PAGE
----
- Title: Nathan the Wise
- Written by: Gotthold Ephraim Lessing
- In a version by: Edward Kemp
- Director: Birgit Schreyer Duarte
- Actors: Diane Flacks, Danny Ghantous, Jakob Ehman
- Company: Stratford Festival
- Venue: Studio Theatre
- City: Stratford, Ont.
- Year: Runs to October 11, 2019
The Enlightenment-era German-language playwright Gotthold Ephraim Lessing was a controversial crusader for religious tolerance in his time.
In our time, however, Nathan the Wise – his 1779 parable now getting a production at the Stratford Festival – can seem about as contentious as a Tim Hortons commercial.
It’s set in Jerusalem in 1192, during the Third Crusade, when the city was ruled by the Muslim sultan Saladin, and Christian forces in Western Europe were trying to reconquer it.
None of that history particularly matters, however, in director Birgit Schreyer Duarte’s production, which is moved to an alternative-universe Jerusalem that looks like the present day, where peddlers sell bottles of Fanta and troops with automatic weapons are everywhere.
Nathan (Diane Flacks), a rich Jewish merchant, returns from a business trip abroad to learn that, in his absence, his daughter, Rachel (Oksana Sirju), was saved from a fire by a Knight Templar (Jakob Ehman) who, earlier that same day, had himself been spared from death by Saladin (Danny Ghantous).
While this may initially be depicted as a miracle of miracles – that a Muslim would save a Christian, or a Christian risk his life for a Jew – when Lessing has his characters actually meet in scenes, the unlikely interfaith chain of events loses some of its power.
Religious differences inevitably dissipate almost immediately and they are, almost without fail, a bunch of humanists in religious clothing. There’s a dreamy utopianism to the depiction of how quickly, for instance, Nathan goes from describing the Knight Templar as “so gallant and so full of hate” to hoping to match-make him with his smitten daughter.
(Lessing’s verse drama is staged here in a condensed English-language, 9/11-influenced prose version by Edward Kemp that premiered at the Chichester Festival in 2003 and then had its Canadian premiere at Soulpepper in Toronto the following year.)
Nathan the Wise may have been unperformed until after Lessing’s death and been banned again in Nazi Germany, but characters of different backgrounds essentially getting along is not a particularly gripping narrative. Well, outside of Come From Away, anyway, of which an early scene of interfaith prayer that Duarte has added in briefly reminds.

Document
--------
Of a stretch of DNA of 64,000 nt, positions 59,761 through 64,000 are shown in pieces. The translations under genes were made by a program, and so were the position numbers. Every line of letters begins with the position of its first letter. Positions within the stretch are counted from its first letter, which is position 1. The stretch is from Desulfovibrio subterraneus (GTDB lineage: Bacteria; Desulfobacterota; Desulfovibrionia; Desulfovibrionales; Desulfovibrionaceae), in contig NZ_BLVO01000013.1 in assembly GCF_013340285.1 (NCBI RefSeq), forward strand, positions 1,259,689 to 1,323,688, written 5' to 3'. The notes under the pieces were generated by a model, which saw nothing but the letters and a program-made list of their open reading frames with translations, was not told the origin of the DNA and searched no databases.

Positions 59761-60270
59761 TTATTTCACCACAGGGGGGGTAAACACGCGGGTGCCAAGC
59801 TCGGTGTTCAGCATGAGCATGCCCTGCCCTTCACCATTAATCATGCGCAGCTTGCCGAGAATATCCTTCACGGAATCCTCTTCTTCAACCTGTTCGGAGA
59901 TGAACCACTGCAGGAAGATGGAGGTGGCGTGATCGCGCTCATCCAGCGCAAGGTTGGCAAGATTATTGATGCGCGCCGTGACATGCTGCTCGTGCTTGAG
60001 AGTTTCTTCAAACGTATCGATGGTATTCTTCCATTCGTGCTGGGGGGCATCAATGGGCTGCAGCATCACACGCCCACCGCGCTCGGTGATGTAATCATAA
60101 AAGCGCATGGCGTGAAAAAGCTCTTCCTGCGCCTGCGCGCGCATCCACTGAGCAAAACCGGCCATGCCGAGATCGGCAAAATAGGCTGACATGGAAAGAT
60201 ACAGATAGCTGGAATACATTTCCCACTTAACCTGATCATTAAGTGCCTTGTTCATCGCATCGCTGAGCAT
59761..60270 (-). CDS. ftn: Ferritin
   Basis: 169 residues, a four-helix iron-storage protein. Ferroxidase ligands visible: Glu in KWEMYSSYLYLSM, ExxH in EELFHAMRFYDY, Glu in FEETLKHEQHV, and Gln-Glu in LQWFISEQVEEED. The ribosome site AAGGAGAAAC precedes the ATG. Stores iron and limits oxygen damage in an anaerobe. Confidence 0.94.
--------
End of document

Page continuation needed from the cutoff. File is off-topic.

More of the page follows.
Eventually, the play does acquire some weight when we learn of the trauma in certain characters’ pasts and the Christian Patriarch (Harry Nelken) discovers information that threatens Nathan’s life.
But, at the same time, it’s always clear that the play is spiralling toward a light ending and the revelation of a series of secret identities as in a Shakespearean comedy. (Lessing was, according to Kemp, one of the first great German champions of the English bard.)
The tree that designer Teresa Przybylski has centred her set around summarizes the play in a single object – metal roots rising into branches so twisted that you can’t tell which leads to which.
What Nathan the Wise does have at Stratford is a transcendent central performance by Flacks in her Stratford debut; the Toronto-based actor is known primarily for performing in her own plays, such as Unholy (a more recent and relevant play about religion).
Her luminous, feeling Nathan is as wily as he is wise, and she does a wonderful job of dramatizing the way he wields his “wisdom” in self-defence.
This is particularly so in the play’s most famous scene, in which Saladin demands Nathan tell him which faith is the true one, and he responds with a parable. That Flacks is a woman playing a male role is not made a big deal of – spectators may not even notice, so deep is she in the part – but for a moment here, you might see her Nathan as a Scheherazade whose seductive storytelling is also a survival mechanism.
Two other notable Stratford debuts: Miranda Calderon, who turns the somewhat sidelined character of Saladin’s sister into a fascinating figure even when she’s just observing; and Ehman as the short-tempered Knight Templar, feisty throughout.
Making her own debut at Stratford as a director, Duarte, who has done some remarkable work in Toronto, takes a conservative approach, delivering a modern-dress production with only a few tentative flourishes.
Perhaps it’s unfair to expect the new face to satisfy the desire for a more daring and director-driven approach to the classics. But then again, the last time we saw a Lessing play at Stratford was in 2008, when the Deutsches Theater visited with German director Michael Thalheimer’s dynamic distillation of Emilia Galotti and fireworks were, literally, set off in the Avon Theatre.
So far, this Stratford season has lacked that kind of spark and been overly safe and actor-focused; you can feel the absence of the mid-sized Tom Patterson Theatre, which is being rebuilt, keenly.
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